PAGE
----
ATHENS - Georgia is losing Mike Bobo, its longtime offensive coordinator, and a key reason for the team's offensive and recruiting success the past few years.
Colorado State has hired Bobo to be its new head coach, the school announced on Monday night. The Denver Post was the first to report that Bobo and CSU were close to a deal, and Sports Illustrated reported that Bobo received a five-year contract worth about $1.5 million annually.
Bobo is considering bringing at least two current Georgia staff members with him, according to sources: Offensive line coach Will Friend, who could be Bobo's offensive coordinator at CSU, and director of player personnel Ronnie Letson, who would move to an on-field coaching role.
Bobo's departure is a significant hurdle for Georgia to overcome in the near future. It could have a ripple effect on Georgia's program, from the coaching staff to recruiting. It's possible he will take current staff members with him to Colorado State, and Georgia has to hold on to more than a few recruits.
That's not to mention the need to replace the man who called the plays for one of the nation's most prolific offenses. Georgia leads the SEC in scoring offense this year, set a school record for total yards in 2012 and average-yards-per-game in 2013, and most touchdowns per game in 2012. Georgia has averaged more than 30 points per game each of the past five seasons.
"He's a great coach," Georgia receiver Malcolm Mitchell said last week. "He does things to help our guys for their future and also for this program."
Bobo interviewed with Colorado State last Wednesday, and at the time was among a long list of candidates. But the interview went so well that Bobo drew a second interview over the weekend, per a source.
Bobo, 40, has no obvious connections to the west, and since he was 18 years old has spent all but one year at Georgia. But Colorado State did well hiring an SEC offensive coordinator for its most recent head coach - Jim McElwain had been running Alabama's offense - so the school apparently likes the idea of going back to the well again.
"It's obviously a very good job, a good opportunity for a guy to be a head coach," Georgia head coach Mark Richt said last week, when it was first learned that Colorado State was interested in Bobo.
Bobo, a native of Augusta, grew up in Rome and Thomasville, where his father George was a high school coach. Mike Bobo went on to play quarterback for Georgia from 1993-97, then served as a graduate assistant and administrative assistant at Georgia for two seasons, before going to Jacksonville (Ala.) State for one year as quarterbacks coach.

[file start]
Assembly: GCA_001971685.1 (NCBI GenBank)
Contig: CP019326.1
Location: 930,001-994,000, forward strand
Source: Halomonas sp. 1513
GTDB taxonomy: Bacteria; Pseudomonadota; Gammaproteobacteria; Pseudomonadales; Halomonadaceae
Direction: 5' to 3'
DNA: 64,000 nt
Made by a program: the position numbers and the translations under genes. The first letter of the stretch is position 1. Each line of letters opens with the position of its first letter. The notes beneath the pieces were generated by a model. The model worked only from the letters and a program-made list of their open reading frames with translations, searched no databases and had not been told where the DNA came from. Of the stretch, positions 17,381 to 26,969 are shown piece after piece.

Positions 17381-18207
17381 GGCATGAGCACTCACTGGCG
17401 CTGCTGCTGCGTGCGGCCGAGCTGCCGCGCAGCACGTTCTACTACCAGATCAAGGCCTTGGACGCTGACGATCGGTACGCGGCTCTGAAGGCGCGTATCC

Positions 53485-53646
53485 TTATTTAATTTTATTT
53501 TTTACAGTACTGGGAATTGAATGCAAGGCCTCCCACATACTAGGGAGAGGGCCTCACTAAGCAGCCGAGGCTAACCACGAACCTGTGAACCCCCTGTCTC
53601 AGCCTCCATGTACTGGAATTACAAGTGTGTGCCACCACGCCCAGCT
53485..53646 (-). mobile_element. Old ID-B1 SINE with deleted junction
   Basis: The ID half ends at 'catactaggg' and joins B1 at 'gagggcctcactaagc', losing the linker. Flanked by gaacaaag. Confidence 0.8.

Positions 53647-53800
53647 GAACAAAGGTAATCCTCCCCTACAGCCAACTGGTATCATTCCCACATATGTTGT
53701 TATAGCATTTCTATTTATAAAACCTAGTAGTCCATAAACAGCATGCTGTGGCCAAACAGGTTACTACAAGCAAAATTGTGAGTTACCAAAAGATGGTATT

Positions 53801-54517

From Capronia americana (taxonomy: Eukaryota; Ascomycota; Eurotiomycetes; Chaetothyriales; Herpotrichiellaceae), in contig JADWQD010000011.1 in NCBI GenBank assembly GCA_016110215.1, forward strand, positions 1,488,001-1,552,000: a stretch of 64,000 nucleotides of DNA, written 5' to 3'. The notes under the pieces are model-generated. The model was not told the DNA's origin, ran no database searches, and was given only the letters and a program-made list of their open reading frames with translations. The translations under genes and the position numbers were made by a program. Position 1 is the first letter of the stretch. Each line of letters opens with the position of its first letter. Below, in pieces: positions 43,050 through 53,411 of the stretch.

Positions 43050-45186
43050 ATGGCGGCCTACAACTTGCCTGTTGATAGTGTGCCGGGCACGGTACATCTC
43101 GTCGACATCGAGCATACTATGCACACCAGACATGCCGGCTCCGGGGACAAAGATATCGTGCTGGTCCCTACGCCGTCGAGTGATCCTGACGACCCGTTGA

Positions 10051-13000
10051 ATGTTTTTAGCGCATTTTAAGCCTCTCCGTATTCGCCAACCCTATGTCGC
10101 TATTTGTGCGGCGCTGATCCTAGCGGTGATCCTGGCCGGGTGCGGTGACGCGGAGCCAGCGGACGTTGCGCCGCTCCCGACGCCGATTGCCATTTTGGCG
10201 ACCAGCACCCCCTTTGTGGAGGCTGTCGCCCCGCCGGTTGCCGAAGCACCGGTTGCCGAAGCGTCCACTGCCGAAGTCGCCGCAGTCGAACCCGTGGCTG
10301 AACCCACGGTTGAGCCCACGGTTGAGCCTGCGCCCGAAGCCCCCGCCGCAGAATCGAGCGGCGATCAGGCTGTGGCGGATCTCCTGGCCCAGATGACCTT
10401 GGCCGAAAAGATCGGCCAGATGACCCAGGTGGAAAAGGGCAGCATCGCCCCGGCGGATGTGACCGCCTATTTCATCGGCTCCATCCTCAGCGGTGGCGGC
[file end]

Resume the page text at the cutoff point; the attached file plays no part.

Richt then hired Bobo as quarterbacks coach in 2001. Bobo eventually was handed the play-calling duties late in the 2006 season.
He has also emerged as one of the team's top recruiters, credited with running lead on defensive lineman Trent Thompson, one of the nation's top prospects for the 2015 class, as well as quarterback Jacob Eason of the 2016 class.
Earlier this year, after the ill-fated play call near the end of the South Carolina game, Richt made a point of defending Bobo by calling him "one of the best play-callers in the country."
Bobo was once the focus of heavy criticism from Georgia fans, but that has ebbed over the years, thanks to the offensive success. Speaking last summer, Bobo said he didn't change who he was.
"You’ve gotta believe in what you believe in," Bobo said. "I think guys that are successful in this business have a plan they believe in, and they stick with it. And kids know that you believe in it, and they buy in it and believe, that’s when you have success.”
Three of Bobo's main mentors in the profession have been his father George, a longtime high school head coach; Richt; and Jim Donnan, Georgia's head coach when Bobo was a player.
“All those guys are not overbearing guys and aren’t gonna say, ‘Hey, you gotta do it this way,’ ” Bobo said. “They let you be your own person and develop yourself. They’re there for advice or critiques at times. And then just subtle things and suggest things that can help. And most of the time it’s just encouraging and believing in somebody, that you can get the job done. And I think that’s been the overall thing that’s helped us.”
Speaking after Saturday's bowl practice, Georgia head coach Mark Richt said he would have a plan in case Bobo wasn't with the team for the Belk Bowl on Dec. 30. That could include Richt calling plays, as he did for most of six seasons before handing the play-call sheet to Bobo.
This would also be the second straight offseason that Georgia lost a coordinator, after Todd Grantham left for Louisville after last season. Georgia gets to see Grantham again in the Belk Bowl.
Georgia can ultimately blame its arch-rival for the Colorado State job being available; Florida hired McElwain earlier this month.
Bobo takes over a program that just went 10-3, losing to Utah 45-10 in the Las Vegas Bowl. It was only the fourth 10-win season in school history.
The Rams return one of the best receivers in the country, Rashard Higgins, who was a Biletnikoff Award finalist as a sophomore. They do lose their quarterback, however, and are expected to lose leading rusher Dee Hart. They are set to return seven defensive starters.